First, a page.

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The first native x86 quad-core processor is finally taped out

With the news of AMD's DDR2 Opteron launch, AMD managed to squeeze in one tidbit of information definitely newsworthy: quad-core Opterons have been taped out. AMD's Executive Vice President Henri Richard had previously dubbed these native quad-core design as the K8L architecture.  Internally at AMD, this architecture is known as Greyhound.

The company's press release claims "AMD plans to deliver to customers in mid-2007 native Quad-Core AMD Opteron processors that incorporate four processor cores on a single die of silicon." For a little historical perspective, AMD's dual-core Opteron was taped out in June 2004, and then officially introduced in late April, 2005.

The press release further adds that the quad-core Opteron will be compatible with the dual-core DDR2 Opteron motherboards.  The news of backwards compatibility with existing DDR2 Opteron motherboards is in line with AMD's previous announcements on its other platforms.  On roadmaps earlier this year the company also claimed that AM3 processors would be compatible with AM2 motherboards.

Intel has recently accelerated its quad-core plans; the company recently announced that quad-core desktop and server chips will be available this year.  Intel's initial quad-core designs are significantly different than AMD's approach.  The quad-core Intel Kentsfield processor is essentially two Conroe dice attached to the same package.  AMD's native quad-core, on the other hand, incorporates all four cores onto the same die.  AMD countered Intel's accelerated roadmap by claiming the new quad-core processors would be demonstrated this year.

However, absent from AMD's quad-core announcement is any news of non-native quad-core processors.  Non-native quad-core Opterons, previously dubbed Deerhound, existed on AMD's roadmap as late as May of this year.  These 65nm processors were essentially two 65nm dual-core Opterons on the same package, but AMD has made virtually no comment on any 65nm dual or single-core processors since the AMD Analyst Day on June 1 of this year.  AMD still plans to introduce 65nm dual-core processors for desktops this year.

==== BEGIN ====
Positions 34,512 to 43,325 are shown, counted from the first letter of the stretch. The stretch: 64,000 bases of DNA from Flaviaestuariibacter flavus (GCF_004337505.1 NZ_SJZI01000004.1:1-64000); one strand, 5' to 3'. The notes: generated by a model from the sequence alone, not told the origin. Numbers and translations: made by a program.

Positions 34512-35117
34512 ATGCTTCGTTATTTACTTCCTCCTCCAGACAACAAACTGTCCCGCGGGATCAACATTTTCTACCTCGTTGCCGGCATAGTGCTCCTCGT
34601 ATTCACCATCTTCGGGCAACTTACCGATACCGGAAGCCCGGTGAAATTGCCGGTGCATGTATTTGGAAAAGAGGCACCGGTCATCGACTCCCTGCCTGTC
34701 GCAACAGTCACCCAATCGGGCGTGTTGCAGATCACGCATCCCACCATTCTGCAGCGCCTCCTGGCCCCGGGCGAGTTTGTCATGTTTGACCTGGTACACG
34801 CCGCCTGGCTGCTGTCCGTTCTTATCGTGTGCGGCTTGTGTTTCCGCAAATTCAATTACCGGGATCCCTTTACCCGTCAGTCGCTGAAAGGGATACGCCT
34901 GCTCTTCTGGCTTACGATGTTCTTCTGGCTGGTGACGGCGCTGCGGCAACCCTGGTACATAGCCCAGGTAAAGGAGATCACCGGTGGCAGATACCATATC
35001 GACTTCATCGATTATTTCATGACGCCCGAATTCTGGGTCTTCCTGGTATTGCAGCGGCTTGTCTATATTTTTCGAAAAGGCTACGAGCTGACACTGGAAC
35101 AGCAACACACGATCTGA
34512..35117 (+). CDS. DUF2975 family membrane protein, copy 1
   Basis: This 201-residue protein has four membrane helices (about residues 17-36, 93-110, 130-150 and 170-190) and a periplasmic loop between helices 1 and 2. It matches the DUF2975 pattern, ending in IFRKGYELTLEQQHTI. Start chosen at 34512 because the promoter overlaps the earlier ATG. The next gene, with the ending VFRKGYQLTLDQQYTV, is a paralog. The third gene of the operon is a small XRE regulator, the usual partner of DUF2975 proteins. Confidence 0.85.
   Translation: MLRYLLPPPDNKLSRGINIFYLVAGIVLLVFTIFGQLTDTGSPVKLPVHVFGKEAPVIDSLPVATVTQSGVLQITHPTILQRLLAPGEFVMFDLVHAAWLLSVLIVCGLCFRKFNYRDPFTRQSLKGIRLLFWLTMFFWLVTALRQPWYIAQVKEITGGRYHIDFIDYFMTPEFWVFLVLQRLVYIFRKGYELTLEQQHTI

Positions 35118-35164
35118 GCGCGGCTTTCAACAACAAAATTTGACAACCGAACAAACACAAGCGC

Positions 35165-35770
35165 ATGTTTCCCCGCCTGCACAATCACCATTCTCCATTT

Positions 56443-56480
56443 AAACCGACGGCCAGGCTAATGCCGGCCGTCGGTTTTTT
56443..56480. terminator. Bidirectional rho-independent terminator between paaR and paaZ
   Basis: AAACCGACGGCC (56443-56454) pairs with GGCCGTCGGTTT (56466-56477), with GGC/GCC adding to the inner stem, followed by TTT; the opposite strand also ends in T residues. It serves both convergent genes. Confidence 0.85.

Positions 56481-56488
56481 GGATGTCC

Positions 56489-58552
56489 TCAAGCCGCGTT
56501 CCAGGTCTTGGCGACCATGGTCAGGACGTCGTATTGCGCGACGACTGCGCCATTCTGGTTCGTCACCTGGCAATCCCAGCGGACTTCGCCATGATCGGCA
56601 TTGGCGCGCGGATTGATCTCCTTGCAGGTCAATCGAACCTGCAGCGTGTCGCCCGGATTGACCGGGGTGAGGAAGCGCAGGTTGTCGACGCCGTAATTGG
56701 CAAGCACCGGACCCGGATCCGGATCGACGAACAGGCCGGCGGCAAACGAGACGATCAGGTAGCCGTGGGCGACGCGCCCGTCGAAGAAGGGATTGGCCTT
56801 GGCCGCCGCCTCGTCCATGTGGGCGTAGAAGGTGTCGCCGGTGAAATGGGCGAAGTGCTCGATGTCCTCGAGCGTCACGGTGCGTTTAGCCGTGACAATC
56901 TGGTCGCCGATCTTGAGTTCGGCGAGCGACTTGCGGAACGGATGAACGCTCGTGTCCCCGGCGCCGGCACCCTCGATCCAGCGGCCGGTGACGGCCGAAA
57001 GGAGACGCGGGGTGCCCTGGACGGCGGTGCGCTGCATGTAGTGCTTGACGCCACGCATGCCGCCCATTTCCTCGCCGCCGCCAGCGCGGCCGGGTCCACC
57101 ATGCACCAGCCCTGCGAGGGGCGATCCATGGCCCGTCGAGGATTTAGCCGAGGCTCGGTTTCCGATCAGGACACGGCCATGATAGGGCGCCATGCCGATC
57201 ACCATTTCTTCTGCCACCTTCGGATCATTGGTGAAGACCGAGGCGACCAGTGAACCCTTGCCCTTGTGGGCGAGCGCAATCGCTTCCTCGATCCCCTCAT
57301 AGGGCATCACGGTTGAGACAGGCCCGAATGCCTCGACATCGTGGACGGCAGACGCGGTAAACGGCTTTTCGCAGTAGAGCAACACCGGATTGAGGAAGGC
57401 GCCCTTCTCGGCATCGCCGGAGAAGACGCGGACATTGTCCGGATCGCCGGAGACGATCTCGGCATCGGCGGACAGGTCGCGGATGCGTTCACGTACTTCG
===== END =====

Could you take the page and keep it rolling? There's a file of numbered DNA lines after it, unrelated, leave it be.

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RE: So.......
By The Boston Dangler on 8/15/2006 9:03:28 AM , Rating: 3
Shouldn't prices be lower on non-native parts? The use of 2 dice increases yields, for a small manufacturing hit.


RE: So.......
By Furen on 8/15/2006 9:45:26 AM , Rating: 2
They should but they likely won't. I'm guessing it'll just have higher profit margins for Intel.


RE: So.......
By TomZ on 8/15/2006 5:27:01 PM , Rating: 2
Yes, prices are determined based on market demand and value of the product, not just on manufacturing cost.


RE: So.......
By ElFenix on 8/16/2006 12:27:21 AM , Rating: 2
intel had a dual dice package that was tremendously expensive. it was the pentium pro. if just one die was broken (either the core or the SRAM) both had to be tossed out. that is the reason intel moved to putting processors on daughtercards with a backside cache on the daughtercard. eventually manufacturing caught up to design and both could be integrated into a single die.

of course, two dice like that might be less expensive than trying to make one massive die. intel must have thought so to begin with.


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